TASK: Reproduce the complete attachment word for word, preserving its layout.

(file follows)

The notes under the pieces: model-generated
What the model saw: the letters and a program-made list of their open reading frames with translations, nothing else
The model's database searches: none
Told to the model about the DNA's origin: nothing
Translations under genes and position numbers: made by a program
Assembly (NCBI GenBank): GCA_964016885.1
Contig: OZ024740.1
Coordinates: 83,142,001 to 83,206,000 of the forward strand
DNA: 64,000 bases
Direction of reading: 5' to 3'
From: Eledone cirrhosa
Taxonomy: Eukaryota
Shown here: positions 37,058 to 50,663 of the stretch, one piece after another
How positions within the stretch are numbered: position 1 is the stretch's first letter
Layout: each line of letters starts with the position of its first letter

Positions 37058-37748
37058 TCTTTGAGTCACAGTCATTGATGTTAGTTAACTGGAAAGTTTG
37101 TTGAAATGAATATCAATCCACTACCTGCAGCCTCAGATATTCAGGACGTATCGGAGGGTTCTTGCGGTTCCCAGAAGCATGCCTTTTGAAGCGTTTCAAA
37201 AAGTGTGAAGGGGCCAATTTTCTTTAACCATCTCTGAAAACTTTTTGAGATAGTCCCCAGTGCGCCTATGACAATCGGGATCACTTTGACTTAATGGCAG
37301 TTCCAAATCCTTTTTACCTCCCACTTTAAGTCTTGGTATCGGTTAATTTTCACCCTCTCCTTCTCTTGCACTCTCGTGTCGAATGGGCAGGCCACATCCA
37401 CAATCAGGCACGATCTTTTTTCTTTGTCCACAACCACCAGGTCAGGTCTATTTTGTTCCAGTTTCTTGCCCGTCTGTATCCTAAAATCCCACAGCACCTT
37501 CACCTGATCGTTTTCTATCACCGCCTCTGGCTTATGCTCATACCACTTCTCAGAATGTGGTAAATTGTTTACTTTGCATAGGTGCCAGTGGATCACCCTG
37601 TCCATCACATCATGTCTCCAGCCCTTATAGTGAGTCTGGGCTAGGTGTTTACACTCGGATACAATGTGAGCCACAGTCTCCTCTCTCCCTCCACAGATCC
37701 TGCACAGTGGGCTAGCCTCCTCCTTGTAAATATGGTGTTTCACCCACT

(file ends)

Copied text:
The notes under the pieces: model-generated
What the model saw: the letters and a program-made list of their open reading frames with translations, nothing else
The model's database searches: none
Told to the model about the DNA's origin: nothing
Translations under genes and position numbers: made by a program
Assembly (NCBI GenBank): GCA_964016885.1
Contig: OZ024740.1
Coordinates: 83,142,001 to 83,206,000 of the forward strand
DNA: 64,000 bases
Direction of reading: 5' to 3'
From: Eledone cirrhosa
Taxonomy: Eukaryota
Shown here: positions 37,058 to 50,663 of the stretch, one piece after another
How positions within the stretch are numbered: position 1 is the stretch's first letter
Layout: each line of letters starts with the position of its first letter

Positions 37058-37748
37058 TCTTTGAGTCACAGTCATTGATGTTAGTTAACTGGAAAGTTTG
37101 TTGAAATGAATATCAATCCACTACCTGCAGCCTCAGATATTCAGGACGTATCGGAGGGTTCTTGCGGTTCCCAGAAGCATGCCTTTTGAAGCGTTTCAAA
37201 AAGTGTGAAGGGGCCAATTTTCTTTAACCATCTCTGAAAACTTTTTGAGATAGTCCCCAGTGCGCCTATGACAATCGGGATCACTTTGACTTAATGGCAG
37301 TTCCAAATCCTTTTTACCTCCCACTTTAAGTCTTGGTATCGGTTAATTTTCACCCTCTCCTTCTCTTGCACTCTCGTGTCGAATGGGCAGGCCACATCCA
37401 CAATCAGGCACGATCTTTTTTCTTTGTCCACAACCACCAGGTCAGGTCTATTTTGTTCCAGTTTCTTGCCCGTCTGTATCCTAAAATCCCACAGCACCTT
37501 CACCTGATCGTTTTCTATCACCGCCTCTGGCTTATGCTCATACCACTTCTCAGAATGTGGTAAATTGTTTACTTTGCATAGGTGCCAGTGGATCACCCTG
37601 TCCATCACATCATGTCTCCAGCCCTTATAGTGAGTCTGGGCTAGGTGTTTACACTCGGATACAATGTGAGCCACAGTCTCCTCTCTCCCTCCACAGATCC
37701 TGCACAGTGGGCTAGCCTCCTCCTTGTAAATATGGTGTTTCACCCACT